Vasilevskiy is the best big game goalie in the game. On defense, Victor Hedman is an elite defenseman and arguably still the best in the NHL. Nikita Kucherov and Brayden Point are two of the best forwards in the game. Kucherov impressed with his stellar postseason last season while missing every regular season game. Aside from being one of the fastest centers in the game, Point has an incredible nose for the net.
Last but not least, their lynchpin - Captain Steven Stamkos. If you have read any of my previous work, you know I am a Stamkos fan. His body of work is Hall of Fame worthy, yet he still maintains a high level of skills. Who on the roster would you rather have on the right dot on the power play?
The core group carries the load but no team wins a Cup without all the players playing their roles. The Lightning check all the boxes here. On defense, Ryan McDonagh is as solid a player as he is a leader. I am convinced Anthony Cirelli is a future Selke Award winner. Steady Alex Killorn and 200 foot playing, Ondrej Palat. But wait! There’s more.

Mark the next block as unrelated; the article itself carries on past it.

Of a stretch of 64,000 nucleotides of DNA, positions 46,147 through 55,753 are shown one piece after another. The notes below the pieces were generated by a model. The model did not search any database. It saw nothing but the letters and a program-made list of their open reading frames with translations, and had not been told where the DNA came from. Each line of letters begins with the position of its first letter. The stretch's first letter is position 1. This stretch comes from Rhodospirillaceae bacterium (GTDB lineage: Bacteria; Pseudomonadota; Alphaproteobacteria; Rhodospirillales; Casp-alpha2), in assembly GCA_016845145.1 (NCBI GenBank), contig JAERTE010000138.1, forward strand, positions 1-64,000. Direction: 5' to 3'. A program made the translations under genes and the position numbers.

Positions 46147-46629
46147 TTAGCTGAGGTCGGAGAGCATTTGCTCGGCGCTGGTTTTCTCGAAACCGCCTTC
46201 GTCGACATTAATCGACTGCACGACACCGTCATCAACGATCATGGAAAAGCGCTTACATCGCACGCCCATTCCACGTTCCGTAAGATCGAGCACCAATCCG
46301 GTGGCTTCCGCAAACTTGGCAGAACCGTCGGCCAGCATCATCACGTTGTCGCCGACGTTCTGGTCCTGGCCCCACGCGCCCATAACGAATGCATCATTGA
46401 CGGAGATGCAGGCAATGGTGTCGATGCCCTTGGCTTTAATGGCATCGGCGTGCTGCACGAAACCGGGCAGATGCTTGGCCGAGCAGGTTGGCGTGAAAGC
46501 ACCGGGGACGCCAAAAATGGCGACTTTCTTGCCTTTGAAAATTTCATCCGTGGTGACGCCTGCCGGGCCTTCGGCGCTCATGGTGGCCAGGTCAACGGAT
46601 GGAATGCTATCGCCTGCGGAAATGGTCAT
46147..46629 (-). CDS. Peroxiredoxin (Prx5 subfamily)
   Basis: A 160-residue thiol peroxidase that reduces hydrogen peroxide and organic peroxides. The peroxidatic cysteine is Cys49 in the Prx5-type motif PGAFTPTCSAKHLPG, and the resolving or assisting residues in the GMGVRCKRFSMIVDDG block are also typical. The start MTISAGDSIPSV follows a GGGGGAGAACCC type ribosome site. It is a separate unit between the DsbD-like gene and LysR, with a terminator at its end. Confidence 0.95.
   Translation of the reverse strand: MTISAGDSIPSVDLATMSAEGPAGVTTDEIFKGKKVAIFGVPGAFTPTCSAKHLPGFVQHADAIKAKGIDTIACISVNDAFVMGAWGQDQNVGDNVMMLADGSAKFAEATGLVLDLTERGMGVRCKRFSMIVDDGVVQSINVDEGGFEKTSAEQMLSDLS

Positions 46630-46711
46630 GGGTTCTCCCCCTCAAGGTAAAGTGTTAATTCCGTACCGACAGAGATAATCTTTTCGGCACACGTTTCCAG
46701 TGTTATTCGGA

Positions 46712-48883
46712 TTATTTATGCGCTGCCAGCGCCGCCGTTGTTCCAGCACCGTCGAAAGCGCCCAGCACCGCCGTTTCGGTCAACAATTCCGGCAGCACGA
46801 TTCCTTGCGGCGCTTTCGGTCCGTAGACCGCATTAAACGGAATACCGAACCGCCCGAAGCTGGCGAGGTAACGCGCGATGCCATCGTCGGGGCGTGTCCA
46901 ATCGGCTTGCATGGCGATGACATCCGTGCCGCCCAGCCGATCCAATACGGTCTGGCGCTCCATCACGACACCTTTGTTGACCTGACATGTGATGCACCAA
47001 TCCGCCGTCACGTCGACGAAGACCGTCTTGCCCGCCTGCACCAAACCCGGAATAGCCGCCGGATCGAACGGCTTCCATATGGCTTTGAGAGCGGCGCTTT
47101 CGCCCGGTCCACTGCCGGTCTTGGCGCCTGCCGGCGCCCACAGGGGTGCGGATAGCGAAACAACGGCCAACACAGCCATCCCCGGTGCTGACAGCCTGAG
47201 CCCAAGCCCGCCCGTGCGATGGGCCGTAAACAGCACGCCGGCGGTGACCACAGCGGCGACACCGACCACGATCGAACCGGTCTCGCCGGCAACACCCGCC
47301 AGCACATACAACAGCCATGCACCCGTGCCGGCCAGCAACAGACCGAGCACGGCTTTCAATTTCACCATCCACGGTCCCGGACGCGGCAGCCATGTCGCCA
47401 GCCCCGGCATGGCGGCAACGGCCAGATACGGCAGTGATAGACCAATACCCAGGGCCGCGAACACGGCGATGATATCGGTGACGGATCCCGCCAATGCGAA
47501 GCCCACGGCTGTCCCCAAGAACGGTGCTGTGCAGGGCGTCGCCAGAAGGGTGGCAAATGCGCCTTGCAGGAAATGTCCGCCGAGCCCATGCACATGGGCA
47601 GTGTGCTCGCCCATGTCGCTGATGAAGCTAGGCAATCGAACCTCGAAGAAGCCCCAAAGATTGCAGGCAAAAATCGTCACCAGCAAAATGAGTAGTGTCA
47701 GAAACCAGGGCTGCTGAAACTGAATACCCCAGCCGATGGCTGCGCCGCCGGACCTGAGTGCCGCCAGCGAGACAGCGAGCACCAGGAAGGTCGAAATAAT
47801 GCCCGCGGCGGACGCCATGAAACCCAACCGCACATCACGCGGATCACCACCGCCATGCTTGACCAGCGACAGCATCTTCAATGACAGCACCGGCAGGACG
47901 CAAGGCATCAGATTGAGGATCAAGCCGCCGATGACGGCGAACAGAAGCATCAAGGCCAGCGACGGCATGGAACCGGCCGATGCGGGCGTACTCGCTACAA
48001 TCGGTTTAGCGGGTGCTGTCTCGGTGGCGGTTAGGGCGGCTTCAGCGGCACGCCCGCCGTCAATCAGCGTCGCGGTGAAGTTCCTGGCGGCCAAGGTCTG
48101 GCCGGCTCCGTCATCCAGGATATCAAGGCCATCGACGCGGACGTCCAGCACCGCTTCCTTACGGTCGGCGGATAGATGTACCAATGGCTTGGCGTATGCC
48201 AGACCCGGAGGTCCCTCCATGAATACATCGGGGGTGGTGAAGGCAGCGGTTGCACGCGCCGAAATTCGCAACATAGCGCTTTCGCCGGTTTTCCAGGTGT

Among the forwards, Ross Colton, Matthieu Joseph, Pat Maroon join the new players to the roster. On defense, Mikhail Sergachev, Erik Cernak, Jan Rutta, and Cal Foote join Bogosian. As this team has done during the Vinik era, these guys are deep. They are not going to hand back the Cup without a fight.
Battles throughout the 82 game regular season. The boys begin to bond over some of the tough wins and losses. The combat at the start of the playoffs. When the games get real, this team has played balls out. The war the Stanley Cup Final brings. Something tells me our boys are ready.
Something tells me they are ready to make some NHL history. First team to win three consecutive Cups in the Cap era. One of only three teams to win that many consecutive Cups since 1967 (First NHL expansion). These boys, our boys, are on the precipice of history. Something tells me there isn’t a team ready to take what’s theirs.